"The U.S. should make it openly clear that [it] cannot wait for Pakistan to [take decisive action] and will have to treat Pakistani territory as a combat zone if Pakistan does not act," wrote military scholar Anthony Cordesman of Washington's Center for Strategic and International Studies last month. "Pakistan cannot both claim sovereignty and allow hostile non-state actors to attack Afghanistan [and] U.S. and NATO/ISAF forces [there] from its soil."
Predator attacks in Pakistan are hardly new. The first high-profile strike took place in January 2006, targeting al-Qaeda's deputy leader, Ayman al-Zawahiri, in the South Waziristan village of Damadola. The missile missed al-Zawahiri but killed dozens of villagers, unleashing violent protests across the country.
Similar attacks continued sporadically, becoming more frequent in early 2008 after negotiations on the issue between the U.S. and Pervez Musharraf. The U.S. also stopped warning the Pakistani military about attacks ahead of time, as had been customary, since too many militants, it seemed, knew what was coming. The stepped-up strikes began yielding more results. In January, al-Qaeda commander Abu Laith al-Libi was killed, along with a dozen purported militants. But a May attack in Damadola, said to be targeting Algerian al-Qaeda operative Abu Sulaymen Jazairi, killed more civilians, while a July strike in South Waziristan killed leading al-Qaeda bomb expert Abu Khabab al-Masri.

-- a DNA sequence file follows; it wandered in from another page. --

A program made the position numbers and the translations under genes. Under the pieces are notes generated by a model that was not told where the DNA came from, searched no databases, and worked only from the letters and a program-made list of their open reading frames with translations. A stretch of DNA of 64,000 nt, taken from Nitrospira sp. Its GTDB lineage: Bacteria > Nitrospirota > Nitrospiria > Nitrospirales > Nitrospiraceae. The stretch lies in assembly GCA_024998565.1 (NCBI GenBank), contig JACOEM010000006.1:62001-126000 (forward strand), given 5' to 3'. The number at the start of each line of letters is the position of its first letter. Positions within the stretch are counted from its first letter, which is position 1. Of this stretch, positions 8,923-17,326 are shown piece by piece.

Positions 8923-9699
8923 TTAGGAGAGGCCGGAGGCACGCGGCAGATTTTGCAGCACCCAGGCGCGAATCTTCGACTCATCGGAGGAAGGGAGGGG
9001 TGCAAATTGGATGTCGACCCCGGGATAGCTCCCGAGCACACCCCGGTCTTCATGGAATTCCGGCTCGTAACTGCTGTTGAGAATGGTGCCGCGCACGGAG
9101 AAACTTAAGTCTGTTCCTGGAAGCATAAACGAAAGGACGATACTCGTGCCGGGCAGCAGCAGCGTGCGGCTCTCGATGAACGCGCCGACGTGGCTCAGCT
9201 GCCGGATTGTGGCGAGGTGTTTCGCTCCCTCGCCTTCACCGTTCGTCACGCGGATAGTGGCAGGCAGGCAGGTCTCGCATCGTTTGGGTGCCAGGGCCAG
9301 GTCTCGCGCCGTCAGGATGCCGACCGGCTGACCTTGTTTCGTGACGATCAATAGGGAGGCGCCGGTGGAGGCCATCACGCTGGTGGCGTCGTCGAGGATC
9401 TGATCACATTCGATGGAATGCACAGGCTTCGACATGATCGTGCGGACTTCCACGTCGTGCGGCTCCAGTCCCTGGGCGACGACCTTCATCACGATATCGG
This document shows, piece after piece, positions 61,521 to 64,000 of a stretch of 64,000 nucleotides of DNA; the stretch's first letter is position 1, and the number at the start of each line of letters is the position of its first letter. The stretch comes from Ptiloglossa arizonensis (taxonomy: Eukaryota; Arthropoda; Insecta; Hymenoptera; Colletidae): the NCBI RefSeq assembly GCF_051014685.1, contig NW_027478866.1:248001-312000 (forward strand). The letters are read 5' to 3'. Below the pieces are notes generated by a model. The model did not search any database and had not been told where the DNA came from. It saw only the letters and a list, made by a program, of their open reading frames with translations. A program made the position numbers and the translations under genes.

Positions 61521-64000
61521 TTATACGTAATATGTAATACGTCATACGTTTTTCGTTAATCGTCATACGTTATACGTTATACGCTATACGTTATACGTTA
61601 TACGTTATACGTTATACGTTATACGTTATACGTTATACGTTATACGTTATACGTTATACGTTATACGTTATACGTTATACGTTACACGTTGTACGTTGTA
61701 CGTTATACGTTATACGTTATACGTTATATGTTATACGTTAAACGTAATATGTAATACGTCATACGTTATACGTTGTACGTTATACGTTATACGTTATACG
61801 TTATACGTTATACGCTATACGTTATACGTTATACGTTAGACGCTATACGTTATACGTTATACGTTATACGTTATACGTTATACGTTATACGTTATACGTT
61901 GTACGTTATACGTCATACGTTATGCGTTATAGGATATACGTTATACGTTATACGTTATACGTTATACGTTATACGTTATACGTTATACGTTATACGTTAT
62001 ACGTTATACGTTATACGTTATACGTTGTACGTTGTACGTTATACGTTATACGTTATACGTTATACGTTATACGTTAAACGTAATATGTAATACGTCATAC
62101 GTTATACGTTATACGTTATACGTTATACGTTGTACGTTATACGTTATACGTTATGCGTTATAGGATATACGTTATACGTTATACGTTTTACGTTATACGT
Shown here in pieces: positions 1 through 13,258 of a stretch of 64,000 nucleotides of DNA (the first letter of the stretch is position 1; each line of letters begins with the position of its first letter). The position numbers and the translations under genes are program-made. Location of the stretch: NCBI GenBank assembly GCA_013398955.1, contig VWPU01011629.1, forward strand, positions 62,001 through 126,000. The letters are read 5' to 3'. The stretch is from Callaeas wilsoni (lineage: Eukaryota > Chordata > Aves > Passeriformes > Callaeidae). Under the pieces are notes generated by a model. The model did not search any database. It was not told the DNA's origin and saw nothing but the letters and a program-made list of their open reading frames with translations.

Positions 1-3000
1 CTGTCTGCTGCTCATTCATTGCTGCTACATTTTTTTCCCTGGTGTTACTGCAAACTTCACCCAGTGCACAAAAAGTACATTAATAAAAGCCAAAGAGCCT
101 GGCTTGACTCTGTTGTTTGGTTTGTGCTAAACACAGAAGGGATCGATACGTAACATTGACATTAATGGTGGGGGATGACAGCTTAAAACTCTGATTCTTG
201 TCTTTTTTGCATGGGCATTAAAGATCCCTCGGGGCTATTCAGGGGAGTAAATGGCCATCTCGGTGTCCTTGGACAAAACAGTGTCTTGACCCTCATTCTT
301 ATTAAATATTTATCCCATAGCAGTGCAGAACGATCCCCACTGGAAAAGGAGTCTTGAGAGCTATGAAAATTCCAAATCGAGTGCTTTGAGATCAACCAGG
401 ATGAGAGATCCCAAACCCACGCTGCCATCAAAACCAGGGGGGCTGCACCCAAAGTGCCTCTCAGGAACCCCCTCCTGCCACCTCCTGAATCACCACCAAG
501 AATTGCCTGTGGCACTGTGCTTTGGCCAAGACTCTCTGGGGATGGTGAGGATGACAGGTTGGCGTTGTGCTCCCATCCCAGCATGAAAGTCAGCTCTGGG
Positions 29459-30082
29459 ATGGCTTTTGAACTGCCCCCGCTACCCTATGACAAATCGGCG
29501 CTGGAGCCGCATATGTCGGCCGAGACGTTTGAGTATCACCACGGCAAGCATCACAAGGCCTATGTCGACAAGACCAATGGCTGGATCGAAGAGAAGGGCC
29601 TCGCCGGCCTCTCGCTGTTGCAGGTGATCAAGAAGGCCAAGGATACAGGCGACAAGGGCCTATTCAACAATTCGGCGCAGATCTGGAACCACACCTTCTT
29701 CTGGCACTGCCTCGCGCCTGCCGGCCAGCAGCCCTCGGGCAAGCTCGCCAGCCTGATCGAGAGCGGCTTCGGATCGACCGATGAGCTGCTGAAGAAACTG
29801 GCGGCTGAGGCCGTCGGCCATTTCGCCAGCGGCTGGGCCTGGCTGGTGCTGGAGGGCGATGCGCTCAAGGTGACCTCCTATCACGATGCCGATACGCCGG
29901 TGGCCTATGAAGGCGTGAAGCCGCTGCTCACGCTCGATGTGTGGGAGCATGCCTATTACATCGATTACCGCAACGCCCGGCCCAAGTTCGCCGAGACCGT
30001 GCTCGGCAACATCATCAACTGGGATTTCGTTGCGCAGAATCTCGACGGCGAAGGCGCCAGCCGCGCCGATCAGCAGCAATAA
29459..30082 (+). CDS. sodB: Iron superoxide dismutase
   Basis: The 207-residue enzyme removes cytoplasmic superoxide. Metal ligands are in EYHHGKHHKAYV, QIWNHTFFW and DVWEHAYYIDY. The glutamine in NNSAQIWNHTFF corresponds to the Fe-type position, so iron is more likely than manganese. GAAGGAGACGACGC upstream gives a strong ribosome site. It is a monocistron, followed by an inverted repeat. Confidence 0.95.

Since then, at least five more U.S. attacks have occurred on Pakistani soil, and more are expected as the insurgency mounts against U.S. and NATO forces in Afghanistan. NATO Commander General David McKiernan has blamed Pakistan's inability to stop cross-border militancy for the 40% rise in attacks against U.S. forces in eastern Afghanistan along the border with Pakistan. As one U.S. Army officer bluntly put it, "We can't let these guys have safe havens."
The new U.S. determination to pursue militants into their sanctuaries will not be limited to air strikes. The Sept. 3 commando raid was the first publicly acknowledged ground operation conducted by U.S. special-operation forces on Pakistani soil (even though U.S. officials refuse to comment on it). Clearly, a new, more intensive campaign has begun. The mounting Pakistani resentment over the civilian casualties inflicted in the U.S. raids and Pakistani political leaders' ritual denunciation of those actions are unlikely to change American plans. "They've gotten used to attacks being launched from drones," says a Pentagon official. "They might get used to this too."